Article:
Countries that were previously leading the tourism industry have been forced to adapt to a new reality in an effort to salvage travel sector earnings this summer season. Many of these countries have recently discussed taking concrete steps that incorporate safety and security measures in response to the current health crisis.
This article discusses:
- The decline of the tourism industry in general and airlines in particular.
- Chinese domestic travel trends.
- Insights regarding the future of the Chinese travel industry and what that may mean for the rest of the world.
- Concrete steps airlines, OTAs, and other travel industry providers can take to strategically position themselves.
Airlines are fighting to keep themselves above the clouds
According to research conducted by Statista, many airlines around the world, now find themselves in a precarious state of liquidity. This liquidity, for most air carriers, is comprised of pre-sold ticket revenue that may need to be refunded to unserved customers, creating a risk of bankruptcy.
One such company is Flybe, a British carrier responsible for 40% of U.K. air traffic which is now on the brink of collapse. Similarly, many more airlines will be forced to shut down globally, according to International Air Transport Association (IATA) director-general Alexandre de Juniac, in a statement he made to Business Insider. This includes several American carriers, despite a Trump-backed $60 million bailout plan.
Liquidity balance of major airline companies worldwide as of March 23, 2020, by type (in days)*
Image source: Statista
Insights from a recovering Chinese travel sector
At first glance, China's travel industry does not look promising - in Q1 of 2020 alone, domestic travel dropped an estimated 69%, with an anticipated 20.6% drop over the course of 2020.
Forecasted loss rate of domestic tourists and travel revenue in China affected by COVID-19 in 1st quarter and the whole year 2020
Image source: Statista
Let's take a closer look at Chinese travel patterns throughout the pandemic. The travel ‘re-awakening’ was gradual, largely due to a mandatory 14-day quarantine following domestic flights, which lead potential travelers to think twice before making travel plans. The cumulative costs of flying simply outweighed the benefits.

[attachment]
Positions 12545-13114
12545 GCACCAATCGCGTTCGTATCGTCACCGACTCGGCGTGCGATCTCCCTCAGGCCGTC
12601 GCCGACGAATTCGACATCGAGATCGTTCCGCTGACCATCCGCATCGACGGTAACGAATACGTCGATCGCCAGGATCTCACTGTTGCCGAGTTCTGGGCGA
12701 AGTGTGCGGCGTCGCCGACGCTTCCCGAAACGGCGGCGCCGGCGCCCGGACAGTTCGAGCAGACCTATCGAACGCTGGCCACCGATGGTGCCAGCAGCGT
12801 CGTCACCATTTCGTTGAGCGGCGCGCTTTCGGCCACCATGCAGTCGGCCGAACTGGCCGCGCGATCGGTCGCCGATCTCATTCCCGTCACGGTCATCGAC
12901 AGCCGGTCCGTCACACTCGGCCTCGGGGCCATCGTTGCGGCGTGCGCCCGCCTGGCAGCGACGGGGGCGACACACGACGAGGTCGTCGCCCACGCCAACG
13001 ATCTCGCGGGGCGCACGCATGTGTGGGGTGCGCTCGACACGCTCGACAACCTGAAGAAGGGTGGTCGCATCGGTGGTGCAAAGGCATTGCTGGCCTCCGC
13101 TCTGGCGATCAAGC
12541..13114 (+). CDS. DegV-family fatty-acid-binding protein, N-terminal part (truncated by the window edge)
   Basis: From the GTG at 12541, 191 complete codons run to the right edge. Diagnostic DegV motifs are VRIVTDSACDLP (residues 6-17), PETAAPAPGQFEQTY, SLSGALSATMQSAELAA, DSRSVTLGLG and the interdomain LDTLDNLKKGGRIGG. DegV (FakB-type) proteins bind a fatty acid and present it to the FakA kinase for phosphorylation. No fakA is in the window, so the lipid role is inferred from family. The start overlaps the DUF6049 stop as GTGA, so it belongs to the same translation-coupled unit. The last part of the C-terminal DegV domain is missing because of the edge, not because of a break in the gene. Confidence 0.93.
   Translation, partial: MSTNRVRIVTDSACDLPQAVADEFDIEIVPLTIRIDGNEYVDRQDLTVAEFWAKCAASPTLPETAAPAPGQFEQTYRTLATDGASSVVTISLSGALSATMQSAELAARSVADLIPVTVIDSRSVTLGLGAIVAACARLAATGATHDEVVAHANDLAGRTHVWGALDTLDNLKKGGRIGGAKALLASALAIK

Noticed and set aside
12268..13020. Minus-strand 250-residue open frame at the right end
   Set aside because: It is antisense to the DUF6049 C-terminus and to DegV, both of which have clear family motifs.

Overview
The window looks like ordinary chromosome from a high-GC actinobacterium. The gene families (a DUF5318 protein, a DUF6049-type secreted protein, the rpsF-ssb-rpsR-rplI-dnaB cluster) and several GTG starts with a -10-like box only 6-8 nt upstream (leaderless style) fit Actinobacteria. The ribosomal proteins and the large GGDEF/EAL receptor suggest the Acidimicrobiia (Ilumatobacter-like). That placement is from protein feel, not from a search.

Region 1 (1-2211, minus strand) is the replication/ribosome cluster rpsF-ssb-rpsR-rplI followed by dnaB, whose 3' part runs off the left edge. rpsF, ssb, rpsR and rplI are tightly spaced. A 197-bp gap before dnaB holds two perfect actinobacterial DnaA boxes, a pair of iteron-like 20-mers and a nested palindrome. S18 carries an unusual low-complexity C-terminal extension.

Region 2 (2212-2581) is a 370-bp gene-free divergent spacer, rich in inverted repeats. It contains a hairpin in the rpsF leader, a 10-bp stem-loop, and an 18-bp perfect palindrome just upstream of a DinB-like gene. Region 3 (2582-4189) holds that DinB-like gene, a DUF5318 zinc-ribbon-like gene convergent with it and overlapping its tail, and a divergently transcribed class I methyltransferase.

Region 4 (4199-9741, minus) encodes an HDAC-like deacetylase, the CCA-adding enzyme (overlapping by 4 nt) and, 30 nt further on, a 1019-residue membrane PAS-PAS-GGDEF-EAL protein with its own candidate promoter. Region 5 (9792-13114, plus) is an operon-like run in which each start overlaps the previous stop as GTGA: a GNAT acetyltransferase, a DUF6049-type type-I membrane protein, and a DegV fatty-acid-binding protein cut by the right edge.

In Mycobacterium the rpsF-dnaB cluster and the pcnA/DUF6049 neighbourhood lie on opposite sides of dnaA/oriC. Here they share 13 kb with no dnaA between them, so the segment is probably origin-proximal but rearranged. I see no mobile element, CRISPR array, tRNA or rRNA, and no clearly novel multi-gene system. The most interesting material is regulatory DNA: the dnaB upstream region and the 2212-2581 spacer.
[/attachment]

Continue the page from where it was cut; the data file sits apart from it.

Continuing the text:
However, TripStack, a travel company that is closely watching the developments in China, noticed an encouraging change in consumer behavior once the need for the domestic travel quarantine was lifted.
Pia Vemmelund, industry veteran and deputy CEO of TripStack, explains that:
If you look at Beijing, once the travel-related quarantine policies there were canceled, with regard to flight destinations, we heard from a partner that the search volume for flights on major Chinese OTA’s shot up 15 times within a 30-minute slot!
If the Chinese market serves as an indication for the rest of the world, the conclusion is clear:
People want to travel!
What data should airlines keep an eye on?
A dynamic reality requires an equal measure of agility in data collection and decision-making based on real-time market movement.
That is why it is important for airlines to understand the data trends currently coming out of China which may serve as an indication of future global shifts:
- Looking at the Chinese travel industry as a whole, the average spend per traveler has decreased by over 20% since the onset of coronavirus.
- 70% of online travel agencies reported that reservations were at least 20% lower than originally projected for 2020.
- A majority, or 65% of travel industry respondents predicted that industry sales will fully rebound within a 3-6 month period, while 17% cited the time frame as closer to the 6-12 month mark, and the most pessimistic group comprising of 13% of respondents believed the travel industry in China would only begin to rebound after 12 months have passed.
- As far as which type of travel will recover first, 32% of industry experts believed outbound travel would be first to make a comeback, while merely 1% believed in inbound travel's ability to bounce back.
(Source: Chinese Travel News)
Carefully following open-source data is becoming the engine that powers travel companies and is paramount to their strategic positioning, both in the present and future. This should include:
- Understanding current customer sentiment
- Anticipating future consumer demand
- Performing dynamic competitive pricing analyses
- Staying on top of competitor offerings
- Owning the ad retargeting space
- Building accurate customer travel profiles
- Cross-targeting and selling destination activities, transportation, and accommodations
The return to pre-corona operation levels will be gradual. Airlines that are agile, fast to react, and most importantly, data-driven, will be able to capture their fair share of the market.
I think that in order to answer these dynamic consumer needs and the new reality that we anticipate, airlines will need to address data in their market analyses, which will allow for a more dynamic and flexible readiness.
Suggests Vemmelund when asked about airlines’ plans for the future.
When a market as fragile as the tourism industry enters a new phase, the necessity for a customer-first approach will only grow. To fulfill current as well as future consumer needs, airlines, hotels, and the travel industry as a whole will need to keep up with changing demands by creating:
- and attractive offers.
Many consumers are reentering the economy just as badly financially hit, if not more so, as many industry leaders. Data intelligence will be the north star that guides, and ultimately decides which companies thrive and which are erased by a storm, as if they had never existed in the first place.